Academic journal article DQR Studies in Literature

Intertextuality and Collage in Barthelme's Short Fiction

Academic journal article DQR Studies in Literature

Intertextuality and Collage in Barthelme's Short Fiction

Article excerpt

Donald Barthelme belongs to the category of disruptive, innovative American writers who have not only abandoned the mimetic narrative modes, but have also engaged in formal experiments that have revitalized the short story genre. In "The State of the Short Story", Susan Mernit1 lists Barthelme as one of the writers who helped to define the modern short story and suggests that he promoted the popular revival of the genre. In the same vein, Charles May2 has placed Barthelme among the most influential postmodernist short story writers who focus attention on the fiction-making process. His short fictions are also acclaimed for promoting new and inventive approaches and for addressing the problems of the postmodern age. As Miriam Clark aptly remarks, his short fiction, distinguished by its "depthlessness, incoherence and ephemerality", falls under the category of the postmodern because it calls into question "metanarratives of self-knowledge and insight".3 Moreover, Barthelme's stories display all the characteristics that Lauro Zavala4 has attributed to the postmodern short story: they are not only rhizomatic, intertextual and anti-mimetic, but also seem to be under construction, such that their different components can be assembled and reassembled ad infinitum. Furthermore, Barthelme's original experiments with narrative structure seem to corroborate Noel Harold Kaylor's opinion that "the innovations through which postmodernism finally gained its success in the United States were in form and structure rather than content and in the postmodernist's inventive alternative to realist representation of the 'world outside the work'".5

Although Barthelme also produced longer fiction, he has been particularly praised for his short stories, which can be described as original collages that explore the textures of postmodern experience. His sense of cultural fragmentation made him resort to the short story genre as the best means of conveying the incoherence of a kaleidoscopic reality. For this reason, his short fiction is representative of the postmodern crisis of perception, the waning of subjectivity, and the shallowness and unreality of postmodern ordinary experience. Furthermore, Barthelme's short fiction is marked by a creative interest in exploring the possibilities of fiction beyond its own limitations. Disenchantment with conventional narrative forms led him to explore new techniques in order to deconstruct traditional forms of representation; and in challenging the ordinary practices of meaning production, Barthelme's fiction points to the essence of the postmodern mode. He experiments with narrative form in such a way as to emphasize the supremacy of form over content and to make it the very subject of his fiction.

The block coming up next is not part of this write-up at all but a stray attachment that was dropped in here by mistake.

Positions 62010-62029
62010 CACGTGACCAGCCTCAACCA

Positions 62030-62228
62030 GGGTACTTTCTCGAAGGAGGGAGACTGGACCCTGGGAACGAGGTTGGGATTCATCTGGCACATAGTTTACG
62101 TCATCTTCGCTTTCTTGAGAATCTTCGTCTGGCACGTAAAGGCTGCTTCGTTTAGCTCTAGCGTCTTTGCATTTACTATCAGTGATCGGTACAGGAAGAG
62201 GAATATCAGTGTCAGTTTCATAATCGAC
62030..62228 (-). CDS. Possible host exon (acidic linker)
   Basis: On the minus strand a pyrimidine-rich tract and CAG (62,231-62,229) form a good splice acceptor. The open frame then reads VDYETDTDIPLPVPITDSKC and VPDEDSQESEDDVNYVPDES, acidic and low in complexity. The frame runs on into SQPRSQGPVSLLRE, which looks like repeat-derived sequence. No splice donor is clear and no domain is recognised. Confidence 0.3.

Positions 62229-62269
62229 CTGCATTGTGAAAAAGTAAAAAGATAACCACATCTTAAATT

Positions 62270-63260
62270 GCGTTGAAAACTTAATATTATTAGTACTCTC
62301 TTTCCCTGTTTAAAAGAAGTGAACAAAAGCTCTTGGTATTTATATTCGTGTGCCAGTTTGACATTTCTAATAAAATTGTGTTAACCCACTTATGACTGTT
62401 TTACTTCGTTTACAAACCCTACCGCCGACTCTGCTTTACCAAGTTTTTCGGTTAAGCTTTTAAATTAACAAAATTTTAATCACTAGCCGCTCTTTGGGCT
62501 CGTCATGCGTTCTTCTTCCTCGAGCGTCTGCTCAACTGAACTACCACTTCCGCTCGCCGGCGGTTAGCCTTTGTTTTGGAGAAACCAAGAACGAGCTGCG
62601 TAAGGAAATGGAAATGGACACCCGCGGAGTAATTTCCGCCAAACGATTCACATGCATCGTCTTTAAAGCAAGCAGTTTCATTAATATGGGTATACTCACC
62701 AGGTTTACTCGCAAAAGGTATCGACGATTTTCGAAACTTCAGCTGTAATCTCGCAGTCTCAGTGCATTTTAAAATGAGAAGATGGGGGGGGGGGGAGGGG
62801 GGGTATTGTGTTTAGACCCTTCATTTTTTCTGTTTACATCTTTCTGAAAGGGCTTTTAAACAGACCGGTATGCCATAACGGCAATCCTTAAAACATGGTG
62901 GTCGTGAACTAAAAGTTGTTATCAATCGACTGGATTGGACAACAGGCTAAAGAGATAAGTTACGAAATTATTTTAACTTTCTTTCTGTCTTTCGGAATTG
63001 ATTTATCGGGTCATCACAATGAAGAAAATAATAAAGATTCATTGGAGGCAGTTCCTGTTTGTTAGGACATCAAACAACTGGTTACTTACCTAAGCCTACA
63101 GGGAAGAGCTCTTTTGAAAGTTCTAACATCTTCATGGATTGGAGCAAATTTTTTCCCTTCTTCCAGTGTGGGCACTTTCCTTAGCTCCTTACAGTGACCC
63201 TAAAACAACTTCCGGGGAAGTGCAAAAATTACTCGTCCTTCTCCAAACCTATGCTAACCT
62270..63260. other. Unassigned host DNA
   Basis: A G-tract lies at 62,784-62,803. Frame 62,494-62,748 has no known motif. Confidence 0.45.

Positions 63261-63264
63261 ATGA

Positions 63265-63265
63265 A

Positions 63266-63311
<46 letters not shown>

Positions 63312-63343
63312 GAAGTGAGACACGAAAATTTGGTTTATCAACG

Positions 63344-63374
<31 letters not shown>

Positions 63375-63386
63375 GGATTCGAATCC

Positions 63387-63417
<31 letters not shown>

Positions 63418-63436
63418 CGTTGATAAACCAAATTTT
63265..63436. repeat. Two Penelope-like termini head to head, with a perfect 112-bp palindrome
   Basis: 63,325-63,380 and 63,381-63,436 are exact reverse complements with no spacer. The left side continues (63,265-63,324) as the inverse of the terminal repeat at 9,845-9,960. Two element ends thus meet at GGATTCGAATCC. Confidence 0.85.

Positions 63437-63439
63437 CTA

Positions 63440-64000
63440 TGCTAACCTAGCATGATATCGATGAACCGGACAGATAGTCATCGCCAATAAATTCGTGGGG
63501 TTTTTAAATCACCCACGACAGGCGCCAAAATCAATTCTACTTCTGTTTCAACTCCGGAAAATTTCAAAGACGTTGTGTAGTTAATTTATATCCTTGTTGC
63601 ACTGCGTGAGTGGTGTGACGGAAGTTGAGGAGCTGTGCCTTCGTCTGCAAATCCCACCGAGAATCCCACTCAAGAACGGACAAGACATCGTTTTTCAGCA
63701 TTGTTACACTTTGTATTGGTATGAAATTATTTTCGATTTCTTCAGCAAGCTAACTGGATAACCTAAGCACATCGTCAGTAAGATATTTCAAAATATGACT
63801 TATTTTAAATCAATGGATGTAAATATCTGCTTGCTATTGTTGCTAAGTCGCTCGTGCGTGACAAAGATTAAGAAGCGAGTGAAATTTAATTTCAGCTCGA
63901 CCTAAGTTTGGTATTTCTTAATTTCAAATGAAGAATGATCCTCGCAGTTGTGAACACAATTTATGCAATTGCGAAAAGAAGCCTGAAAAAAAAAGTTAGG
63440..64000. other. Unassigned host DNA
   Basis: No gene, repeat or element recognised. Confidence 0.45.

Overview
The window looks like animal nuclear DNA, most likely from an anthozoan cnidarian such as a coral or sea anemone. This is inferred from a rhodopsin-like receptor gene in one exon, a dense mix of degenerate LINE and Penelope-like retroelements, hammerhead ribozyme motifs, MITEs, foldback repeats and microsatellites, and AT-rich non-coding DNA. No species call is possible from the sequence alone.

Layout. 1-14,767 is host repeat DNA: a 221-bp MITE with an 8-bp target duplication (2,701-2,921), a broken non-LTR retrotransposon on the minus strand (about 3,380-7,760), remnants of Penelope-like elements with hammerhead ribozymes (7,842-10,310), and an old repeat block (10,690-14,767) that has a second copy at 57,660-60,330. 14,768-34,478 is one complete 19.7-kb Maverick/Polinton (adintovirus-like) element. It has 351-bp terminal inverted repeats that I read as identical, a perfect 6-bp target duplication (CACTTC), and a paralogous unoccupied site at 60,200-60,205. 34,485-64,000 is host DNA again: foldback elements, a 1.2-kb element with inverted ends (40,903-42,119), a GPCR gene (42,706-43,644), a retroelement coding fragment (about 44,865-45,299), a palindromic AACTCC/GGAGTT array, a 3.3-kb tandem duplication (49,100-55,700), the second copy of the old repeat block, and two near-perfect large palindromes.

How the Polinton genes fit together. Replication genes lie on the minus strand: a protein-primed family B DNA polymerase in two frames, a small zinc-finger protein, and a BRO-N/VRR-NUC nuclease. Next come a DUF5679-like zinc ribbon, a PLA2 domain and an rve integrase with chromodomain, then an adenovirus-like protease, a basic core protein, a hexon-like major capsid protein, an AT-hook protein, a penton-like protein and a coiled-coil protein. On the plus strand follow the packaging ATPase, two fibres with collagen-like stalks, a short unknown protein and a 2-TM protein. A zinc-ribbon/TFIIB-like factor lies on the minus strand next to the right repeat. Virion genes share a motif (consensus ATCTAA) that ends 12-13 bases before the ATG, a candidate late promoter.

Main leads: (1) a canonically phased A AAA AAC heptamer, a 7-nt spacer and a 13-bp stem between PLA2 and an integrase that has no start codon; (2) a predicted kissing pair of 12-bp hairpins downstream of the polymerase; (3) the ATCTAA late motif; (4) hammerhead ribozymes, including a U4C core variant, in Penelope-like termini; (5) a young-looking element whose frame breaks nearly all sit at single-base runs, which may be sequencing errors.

Barthelme resorts to collage and intertextuality as powerful techniques that enable him to insist on the story as artifice and also to privilege the artistic process at the expense of the finished work. Carl Malmgren cleverly draws attention to the relationship collage established between the artwork and reality when he points out that collage not only challenges mimetic aesthetics, but also represents an arbitrary, open system with crumbling boundaries.6 This description of collage is linked to Graham Allen's ideas about intertextuality. This critic claims that postmodern fiction resorts to intertextual practices in order to highlight and control the tension between fiction and reality.7 It seems obvious that Barthelme uses both techniques in an attempt to emphasize the notion of literary texts as constructed artifacts pointing to the dynamics of artistic creation. Thus, he conceives his short stories as complex intertextual spaces where collage and intertextuality work on the metafictional paradox between the construction of a fictional reality and the laying bare ofthat illusion.

Barthelme has published about eight collections of short stories. This article focuses on several works excerpted from Sixty Stories? …

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